- Shannon Stapleton/Reuters
A chasm between enthusiasm and results is opening in the US economy after the election of Donald Trump.
In a note to clients on Monday, Morgan Stanley economists Ellen Zentner and Robert Rosener laid out the difference between sentiment, defined by “soft data” like surveys and confidence indexes, and actual activity, defined by “hard data” like industrial production and retail sales.
We’ve noted the divergence of soft and hard data before, but it appears the gap is only growing.
“The divergence is stunning,” Zentner and Rosener wrote. “Upside surprises appear to be completely driven by the soft data while hard data are simply coming in about as expected.”
The difference was reinforced on Tuesday as the Conference Board’s consumer confidence index surged to 125.6, its highest level since 2000.
- Morgan Stanley
To underscore this point, Zentner and Rosener looked at a few measures of expected GDP growth for the first quarter of 2017, including the New York Federal Reserve Bank’s GDP tracker and the Atlanta Fed’s GDPNow. From the note:
“Compare the New York Federal Reserve Bank’s current 1Q GDP tracking vs ours – FRBNY is currently tracking 1Q GDP at 3.0% versus us around 1%. The difference is larger than usual and is being driven by the fact that the New York Fed incorporates soft data into its tracking (attempting to tie it econometrically to GDP, a very hard thing to do especially in real-time). Our method translates the incoming hard data into its GDP equivalent. Note that the Atlanta Fed’s GDPNow tracking also focuses on hard data and is currently tracking 1% for 1Q GDP.”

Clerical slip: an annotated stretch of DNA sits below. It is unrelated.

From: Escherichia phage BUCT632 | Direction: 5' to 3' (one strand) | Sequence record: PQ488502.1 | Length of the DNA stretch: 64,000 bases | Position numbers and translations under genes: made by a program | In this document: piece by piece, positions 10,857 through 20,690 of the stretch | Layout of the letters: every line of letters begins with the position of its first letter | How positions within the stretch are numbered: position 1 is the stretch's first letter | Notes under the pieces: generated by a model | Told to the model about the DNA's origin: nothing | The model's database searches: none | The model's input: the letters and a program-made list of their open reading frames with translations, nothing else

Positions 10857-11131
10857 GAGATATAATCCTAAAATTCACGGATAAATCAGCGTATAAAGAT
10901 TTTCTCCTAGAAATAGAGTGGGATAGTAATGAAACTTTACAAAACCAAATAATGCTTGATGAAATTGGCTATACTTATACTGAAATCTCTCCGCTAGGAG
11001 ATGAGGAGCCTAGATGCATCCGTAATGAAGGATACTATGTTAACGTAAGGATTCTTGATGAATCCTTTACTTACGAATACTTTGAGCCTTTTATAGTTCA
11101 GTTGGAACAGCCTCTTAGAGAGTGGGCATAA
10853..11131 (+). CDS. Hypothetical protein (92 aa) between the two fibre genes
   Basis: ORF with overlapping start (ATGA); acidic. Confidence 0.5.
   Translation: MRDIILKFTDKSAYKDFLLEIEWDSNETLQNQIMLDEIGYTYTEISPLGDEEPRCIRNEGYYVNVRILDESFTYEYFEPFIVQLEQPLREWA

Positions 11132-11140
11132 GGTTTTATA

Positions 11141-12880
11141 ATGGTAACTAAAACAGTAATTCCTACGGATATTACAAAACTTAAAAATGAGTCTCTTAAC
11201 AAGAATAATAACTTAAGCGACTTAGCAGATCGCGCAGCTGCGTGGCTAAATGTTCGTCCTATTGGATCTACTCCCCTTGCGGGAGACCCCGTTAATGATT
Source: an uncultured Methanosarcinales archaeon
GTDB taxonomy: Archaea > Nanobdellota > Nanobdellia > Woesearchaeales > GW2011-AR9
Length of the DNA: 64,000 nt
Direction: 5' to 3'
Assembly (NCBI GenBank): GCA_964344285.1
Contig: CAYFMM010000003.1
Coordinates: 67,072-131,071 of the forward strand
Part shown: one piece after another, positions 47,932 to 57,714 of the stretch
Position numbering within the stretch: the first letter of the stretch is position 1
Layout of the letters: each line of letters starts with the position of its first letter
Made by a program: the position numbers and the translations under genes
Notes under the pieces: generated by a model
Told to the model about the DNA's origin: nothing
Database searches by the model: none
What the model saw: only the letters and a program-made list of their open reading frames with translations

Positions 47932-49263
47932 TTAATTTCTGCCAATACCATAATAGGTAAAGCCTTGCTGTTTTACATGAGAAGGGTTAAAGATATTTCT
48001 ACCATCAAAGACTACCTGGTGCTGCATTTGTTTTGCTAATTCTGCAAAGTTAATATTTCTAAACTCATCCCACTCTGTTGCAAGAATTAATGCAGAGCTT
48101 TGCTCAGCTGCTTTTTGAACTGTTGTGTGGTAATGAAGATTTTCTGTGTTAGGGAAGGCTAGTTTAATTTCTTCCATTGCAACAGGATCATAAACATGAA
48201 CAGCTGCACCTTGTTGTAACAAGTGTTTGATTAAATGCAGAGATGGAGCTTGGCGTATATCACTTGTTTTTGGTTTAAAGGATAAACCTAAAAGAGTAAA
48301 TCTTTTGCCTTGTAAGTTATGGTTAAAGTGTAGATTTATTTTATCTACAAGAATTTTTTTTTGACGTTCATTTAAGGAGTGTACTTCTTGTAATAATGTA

Put another way, the GDP trackers that measure actual economic activity are much weaker than the NY Fed’s, which incorporates soft data.
- Morgan Stanley
This doesn’t mean the two types of data couldn’t converge. Improved sentiment could lead to more spending and thus greater economic activity. Conversely, the strong soft data could be a temporary bounce and eventually fall back to earth.
Zentner and Rosener think a mix of the two is most likely – a small boost to the hard data but not enough to justify the massive leap in soft data.
“Moreover, we do expect that the breadth of the 2Q rebound in hard data will be fairly limited, with a swing in consumption as the main driver of the expected 2Q upside, followed by a slightly better net trade and inventory profile,” the note said. “As a consequence, we would not necessarily expect ‘hard data’ surprise indices to start racing higher if the factors behind the 2Q growth rebound remain narrowly confined to a few sectors as we expect.”